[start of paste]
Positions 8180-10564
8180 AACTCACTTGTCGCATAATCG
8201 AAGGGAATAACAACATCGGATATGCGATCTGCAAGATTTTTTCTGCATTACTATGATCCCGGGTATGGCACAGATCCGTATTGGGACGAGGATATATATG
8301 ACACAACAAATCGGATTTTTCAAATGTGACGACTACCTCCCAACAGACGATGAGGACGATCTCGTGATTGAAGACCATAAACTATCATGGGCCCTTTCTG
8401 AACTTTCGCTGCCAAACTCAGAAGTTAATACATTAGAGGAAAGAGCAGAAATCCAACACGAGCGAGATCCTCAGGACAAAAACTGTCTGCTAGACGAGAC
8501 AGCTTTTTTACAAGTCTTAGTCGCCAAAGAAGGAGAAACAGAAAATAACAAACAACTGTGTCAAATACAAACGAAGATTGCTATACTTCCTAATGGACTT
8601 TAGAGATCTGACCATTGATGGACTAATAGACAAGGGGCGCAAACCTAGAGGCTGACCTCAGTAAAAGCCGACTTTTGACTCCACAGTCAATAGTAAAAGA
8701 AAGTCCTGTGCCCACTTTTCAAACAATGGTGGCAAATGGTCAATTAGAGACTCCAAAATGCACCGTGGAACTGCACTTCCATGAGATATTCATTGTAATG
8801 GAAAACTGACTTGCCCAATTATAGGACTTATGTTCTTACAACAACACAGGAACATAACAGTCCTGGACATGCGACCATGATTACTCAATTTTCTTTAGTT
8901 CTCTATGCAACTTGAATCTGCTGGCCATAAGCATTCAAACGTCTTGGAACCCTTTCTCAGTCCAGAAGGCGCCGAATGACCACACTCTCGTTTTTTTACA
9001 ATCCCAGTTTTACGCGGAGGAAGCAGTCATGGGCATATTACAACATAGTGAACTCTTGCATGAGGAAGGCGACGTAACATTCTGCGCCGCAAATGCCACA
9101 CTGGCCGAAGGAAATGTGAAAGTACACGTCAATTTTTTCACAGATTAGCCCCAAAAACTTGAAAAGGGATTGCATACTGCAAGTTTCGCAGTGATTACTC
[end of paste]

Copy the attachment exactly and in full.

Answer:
Positions 8180-10564
8180 AACTCACTTGTCGCATAATCG
8201 AAGGGAATAACAACATCGGATATGCGATCTGCAAGATTTTTTCTGCATTACTATGATCCCGGGTATGGCACAGATCCGTATTGGGACGAGGATATATATG
8301 ACACAACAAATCGGATTTTTCAAATGTGACGACTACCTCCCAACAGACGATGAGGACGATCTCGTGATTGAAGACCATAAACTATCATGGGCCCTTTCTG
8401 AACTTTCGCTGCCAAACTCAGAAGTTAATACATTAGAGGAAAGAGCAGAAATCCAACACGAGCGAGATCCTCAGGACAAAAACTGTCTGCTAGACGAGAC
8501 AGCTTTTTTACAAGTCTTAGTCGCCAAAGAAGGAGAAACAGAAAATAACAAACAACTGTGTCAAATACAAACGAAGATTGCTATACTTCCTAATGGACTT
8601 TAGAGATCTGACCATTGATGGACTAATAGACAAGGGGCGCAAACCTAGAGGCTGACCTCAGTAAAAGCCGACTTTTGACTCCACAGTCAATAGTAAAAGA
8701 AAGTCCTGTGCCCACTTTTCAAACAATGGTGGCAAATGGTCAATTAGAGACTCCAAAATGCACCGTGGAACTGCACTTCCATGAGATATTCATTGTAATG
8801 GAAAACTGACTTGCCCAATTATAGGACTTATGTTCTTACAACAACACAGGAACATAACAGTCCTGGACATGCGACCATGATTACTCAATTTTCTTTAGTT
8901 CTCTATGCAACTTGAATCTGCTGGCCATAAGCATTCAAACGTCTTGGAACCCTTTCTCAGTCCAGAAGGCGCCGAATGACCACACTCTCGTTTTTTTACA
9001 ATCCCAGTTTTACGCGGAGGAAGCAGTCATGGGCATATTACAACATAGTGAACTCTTGCATGAGGAAGGCGACGTAACATTCTGCGCCGCAAATGCCACA
9101 CTGGCCGAAGGAAATGTGAAAGTACACGTCAATTTTTTCACAGATTAGCCCCAAAAACTTGAAAAGGGATTGCATACTGCAAGTTTCGCAGTGATTACTC